On Dec. 20, 2022, the Clark County Board of Commissioners approved changes to the codes regulating cannabis to regulate consumption lounges. Here is what license holders can expect.
Applications for lounges must be accompanied by several plans previously submitted to the Nevada Cannabis Compliance Board pursuant to NRS 678D.455. The plans must include: (1) adequate security and lighting at the lounge and adequate security at each entrance and exit, (2) protocols and procedures to deter customers from driving under the influence of cannabis, (3) protocols and procedures that ensure there is no unauthorized selling or distributing of cannabis and cannabis products, (4) a ventilation and odor mitigation plan pursuant to NCCR 15.055, and (5) an employee training plan pursuant to NCCR 15.045.
Consumption lounges also have several affirmative duties to operate. Lounges are subject to the same duties as other cannabis-related businesses as laid out in Clark County Code 8.65.160. However, lounges must also provide all menu items approved by the CCB to the department or keep them on site for review during inspections. Further, and in addition to pre-existing disposal requirements, cannabis lounges must dispose of and document all solid waste generated by its products including those products purchased but not fully consumed by its customers as customers may not leave the premises with any products purchased inside.
Unlike a bar on the Las Vegas Strip, customers cannot leave the lounge with what they bought and peruse the streets. This may lead to over-consumption by customers who do not want to dispose of a product they purchased. Lounges are required to train employees on overconsumption, pursuant to NCCR 15.055(2)(b), and lounge owners should pay particular attention to the risk of overconsumption considering this regulation.
What remains to be seen is what happens after a customer leaves the consumption lounge. Will the streets surrounding the lounge become hot points for law enforcement to patrol? What liability falls on the consumption lounge for a customer who leaves intoxicated and is thereafter injured or causes another to be injured? Do the employees have a duty to stop the customer from leaving? Order an Uber? Take their car keys? Call law enforcement?
Further, commissioners amended the code to create several limitations on the operation of consumption lounges. These lounges must not allow: (a) The consumption of cannabis or cannabis products at any place which is within view of a public place; (b) The entry of any person who is less than 21 years of age to the cannabis consumption lounge; (c) The consumption of any cannabis or cannabis product in the cannabis consumption lounge that is not a single-use cannabis product or ready-to-consume cannabis product; (d) A single-use cannabis product or ready-to-consume cannabis product that was purchased at the cannabis consumption lounge to be removed from the premises of the cannabis consumption lounge; (e) Any vehicle to be towed from the premises of the cannabis consumption lounge for at least twenty-four (24) hours after it is parked on the premises, except in limited cases; or (f) The sale of any cannabis or cannabis products within two (2) hours of the close of each day’s business, if applicable. Further, the lounges may not permit consumption of cannabis products purchased outside of the lounge.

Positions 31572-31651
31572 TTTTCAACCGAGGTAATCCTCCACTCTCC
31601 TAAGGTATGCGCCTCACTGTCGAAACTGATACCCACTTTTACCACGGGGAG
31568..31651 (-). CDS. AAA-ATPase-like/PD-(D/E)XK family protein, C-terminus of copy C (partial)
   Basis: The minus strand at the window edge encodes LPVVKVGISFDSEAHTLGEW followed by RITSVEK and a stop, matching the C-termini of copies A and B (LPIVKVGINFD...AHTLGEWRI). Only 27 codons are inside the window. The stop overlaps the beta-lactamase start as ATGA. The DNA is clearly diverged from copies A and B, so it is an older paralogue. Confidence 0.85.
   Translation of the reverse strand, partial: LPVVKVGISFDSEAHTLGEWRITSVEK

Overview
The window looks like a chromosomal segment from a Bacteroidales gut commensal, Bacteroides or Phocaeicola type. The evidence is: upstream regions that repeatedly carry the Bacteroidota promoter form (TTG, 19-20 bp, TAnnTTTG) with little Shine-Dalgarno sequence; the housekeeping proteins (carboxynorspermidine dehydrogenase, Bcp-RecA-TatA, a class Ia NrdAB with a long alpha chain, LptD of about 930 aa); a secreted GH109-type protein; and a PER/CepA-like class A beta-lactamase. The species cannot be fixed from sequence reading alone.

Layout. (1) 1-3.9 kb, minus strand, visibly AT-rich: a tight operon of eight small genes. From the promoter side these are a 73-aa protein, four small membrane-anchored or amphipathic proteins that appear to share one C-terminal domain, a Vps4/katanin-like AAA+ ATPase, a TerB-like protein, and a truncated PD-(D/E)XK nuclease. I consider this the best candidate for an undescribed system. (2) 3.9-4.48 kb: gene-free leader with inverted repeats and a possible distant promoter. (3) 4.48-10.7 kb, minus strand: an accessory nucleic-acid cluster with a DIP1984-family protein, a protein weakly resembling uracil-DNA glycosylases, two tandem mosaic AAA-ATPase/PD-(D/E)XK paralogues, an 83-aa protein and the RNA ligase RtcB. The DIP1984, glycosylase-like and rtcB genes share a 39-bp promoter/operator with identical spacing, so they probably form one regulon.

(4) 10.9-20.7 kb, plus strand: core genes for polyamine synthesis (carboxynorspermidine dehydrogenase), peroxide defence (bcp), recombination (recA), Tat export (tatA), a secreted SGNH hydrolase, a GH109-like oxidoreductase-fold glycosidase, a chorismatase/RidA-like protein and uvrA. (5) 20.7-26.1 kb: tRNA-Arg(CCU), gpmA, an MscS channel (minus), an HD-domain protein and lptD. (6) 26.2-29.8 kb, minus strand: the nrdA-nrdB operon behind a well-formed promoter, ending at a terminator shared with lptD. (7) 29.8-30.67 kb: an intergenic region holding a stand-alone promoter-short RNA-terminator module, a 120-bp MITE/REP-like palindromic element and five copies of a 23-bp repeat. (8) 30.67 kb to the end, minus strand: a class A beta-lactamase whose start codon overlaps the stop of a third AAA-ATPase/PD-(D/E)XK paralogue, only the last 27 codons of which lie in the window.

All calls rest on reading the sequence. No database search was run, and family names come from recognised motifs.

Some limitations were of concern during the public comments period. Layke Martin, Executive Director of the Nevada Cannabis Association, expressed concerns about the unintended negative consequences of the 2-hour last call requirement and the 24-hour no tow policy. Particularly Ms. Martin expressed concern about revenue during the final two hours of business operations and the hardships that may be posed by finding properties willing to abide by the no-tow policy. Of further concern is the “except in limited cases” language provided in the no-tow policy. The contours of these limited cases appear to be ambiguous at best, leaving consumption lounges in a predicament if a vehicle that needs to be towed falls within the 24-hour window.
Sales and Consumption
Finally, the Codes lay out what may and may not be sold within both retail lounges and independent lounges. A retail lounge is attached or immediately adjacent to a cannabis retail store, and an independent lounge is not. Both types of lounges are permitted to sell food and non-alcoholic beverages, other items consistent with NCCR 15.030, and provide live entertainment with a permit from the director. Retail lounges may only sell single-use and ready-to-consume products from the store to which it is attached or immediately adjacent. Independent lounges will need to enter a contract with one or more retail cannabis businesses to sell cannabis products that are single-use and ready-to-consume.
While the code permits the sale of food, how will local health codes and the current ban on smoking indoors at a restaurant impact lounge operation? The Nevada Clean Indoor Air Act currently prohibits smoking e-cigarettes, vapor products, and tobacco in indoor areas of restaurants. But does the act extend to cannabis consumption lounges? While most restaurants that allow smoking have outdoor patio areas, the Clark County codes specifically prohibit the consumption of cannabis in areas within view of the public.
The views and opinions expressed in the article represent the view of the authors and not necessarily the official view of Clark Hill PLC. Nothing in this article constitutes professional legal advice nor is it intended to be a substitute for professional legal advice. Should you seek legal advice particular to your needs, do not hesitate to contact email@example.com.